NEW YORK (Reuters) - An estimated 120,000 homes and businesses were still without power in Puerto Rico on Monday, two weeks after Hurricane Fiona caused an island-wide outage for its 3.3 million people.
Fiona hit Puerto Rico on Sept. 18, about five years after Hurricane Maria also knocked out all power on the island.
After hitting Puerto Rico and the Dominican Republic, Fiona turned north and slammed into eastern Canada on Sept. 24, leaving more than a third of Nova Scotia without power.
Nova Scotia Power, a unit of Canadian energy company Emera Inc, said about 24,500 customers were still without power in the province early Monday, down from about 59,900 early Friday.
PowerOutage.us said about 120,000 customers were without service in Puerto Rico on Monday, down from around 233,000 on Friday, based on information from LUMA Energy, which operates its grid.
That pace of restoration - though slow - was much faster than after Maria when almost all 1.5 million customers had no power for a week. At that time the now bankrupt Puerto Rico Electric Power Authority (PREPA) was still operating the grid.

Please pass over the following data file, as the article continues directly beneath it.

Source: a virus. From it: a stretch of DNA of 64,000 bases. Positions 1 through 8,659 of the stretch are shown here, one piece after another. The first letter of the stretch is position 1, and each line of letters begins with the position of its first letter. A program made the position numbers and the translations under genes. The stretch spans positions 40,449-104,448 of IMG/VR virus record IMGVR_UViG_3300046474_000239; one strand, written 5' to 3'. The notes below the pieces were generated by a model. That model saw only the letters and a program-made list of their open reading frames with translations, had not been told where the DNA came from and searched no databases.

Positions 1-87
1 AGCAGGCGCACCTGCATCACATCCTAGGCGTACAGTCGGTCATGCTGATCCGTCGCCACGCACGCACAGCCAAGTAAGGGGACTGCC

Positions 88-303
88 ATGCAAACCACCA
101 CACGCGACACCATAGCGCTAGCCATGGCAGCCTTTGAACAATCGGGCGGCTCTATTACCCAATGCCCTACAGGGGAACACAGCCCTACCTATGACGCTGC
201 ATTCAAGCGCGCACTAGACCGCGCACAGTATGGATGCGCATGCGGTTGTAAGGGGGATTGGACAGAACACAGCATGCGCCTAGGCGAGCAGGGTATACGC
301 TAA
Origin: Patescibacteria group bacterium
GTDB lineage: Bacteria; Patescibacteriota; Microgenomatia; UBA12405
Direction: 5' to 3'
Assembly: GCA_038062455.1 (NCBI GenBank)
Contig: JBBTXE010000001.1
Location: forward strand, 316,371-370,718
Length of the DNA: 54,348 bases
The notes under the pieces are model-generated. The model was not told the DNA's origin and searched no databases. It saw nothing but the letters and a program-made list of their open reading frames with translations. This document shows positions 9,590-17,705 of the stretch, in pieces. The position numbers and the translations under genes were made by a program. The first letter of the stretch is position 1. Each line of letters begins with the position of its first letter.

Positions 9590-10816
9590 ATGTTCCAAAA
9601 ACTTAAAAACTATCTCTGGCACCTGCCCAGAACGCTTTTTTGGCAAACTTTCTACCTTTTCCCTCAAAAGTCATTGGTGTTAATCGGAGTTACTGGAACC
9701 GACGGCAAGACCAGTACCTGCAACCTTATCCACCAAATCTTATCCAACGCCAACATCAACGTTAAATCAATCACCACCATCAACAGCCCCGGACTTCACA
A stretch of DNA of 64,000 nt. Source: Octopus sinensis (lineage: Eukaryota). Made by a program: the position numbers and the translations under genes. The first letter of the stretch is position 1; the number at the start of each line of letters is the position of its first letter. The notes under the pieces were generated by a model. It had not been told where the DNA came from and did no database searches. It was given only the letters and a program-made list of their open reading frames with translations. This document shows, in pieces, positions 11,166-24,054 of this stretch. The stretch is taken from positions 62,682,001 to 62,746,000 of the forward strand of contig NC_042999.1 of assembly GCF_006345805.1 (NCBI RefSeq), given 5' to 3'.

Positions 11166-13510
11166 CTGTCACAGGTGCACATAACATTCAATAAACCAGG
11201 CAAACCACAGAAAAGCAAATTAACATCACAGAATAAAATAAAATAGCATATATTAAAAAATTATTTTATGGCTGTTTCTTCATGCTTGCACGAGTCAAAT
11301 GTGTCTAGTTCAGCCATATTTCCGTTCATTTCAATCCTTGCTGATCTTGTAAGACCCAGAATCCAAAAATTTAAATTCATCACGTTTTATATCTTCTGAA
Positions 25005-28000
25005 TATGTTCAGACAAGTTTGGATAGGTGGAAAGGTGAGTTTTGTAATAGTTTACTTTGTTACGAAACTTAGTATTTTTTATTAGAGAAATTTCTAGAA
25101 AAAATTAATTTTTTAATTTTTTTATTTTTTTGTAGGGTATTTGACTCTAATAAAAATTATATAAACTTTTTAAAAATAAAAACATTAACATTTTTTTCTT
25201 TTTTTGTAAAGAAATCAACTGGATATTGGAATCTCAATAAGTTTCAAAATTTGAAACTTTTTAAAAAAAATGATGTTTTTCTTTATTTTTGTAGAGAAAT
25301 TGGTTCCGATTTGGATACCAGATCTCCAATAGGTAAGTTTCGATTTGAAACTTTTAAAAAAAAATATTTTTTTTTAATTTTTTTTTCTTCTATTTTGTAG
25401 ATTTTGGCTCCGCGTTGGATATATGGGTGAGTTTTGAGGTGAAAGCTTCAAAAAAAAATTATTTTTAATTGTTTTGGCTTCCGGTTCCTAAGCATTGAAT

It took PREPA about 11 months to restore power to all customers, but Maria was a much more powerful storm than Fiona.
Maria hit Puerto Rico in 2017 as a Category 4 hurricane with winds of 155 miles (249 kilometers) per hour (mph), while Fiona hit as a Category 1 storm with winds of 85 mph.
LUMA Energy said it restored service to 1.350 million, or about 92% of all customers by late Sunday and expects to restore service to 90% of customers in the hardest hit areas by Oct. 6 so long as sufficient generation is available.
LUMA is a joint venture owned by units of Canadian energy firm ATCO Ltd (50%) and U.S. energy contractor Quanta Services Inc (50%).
(Reporting by Scott DiSavino)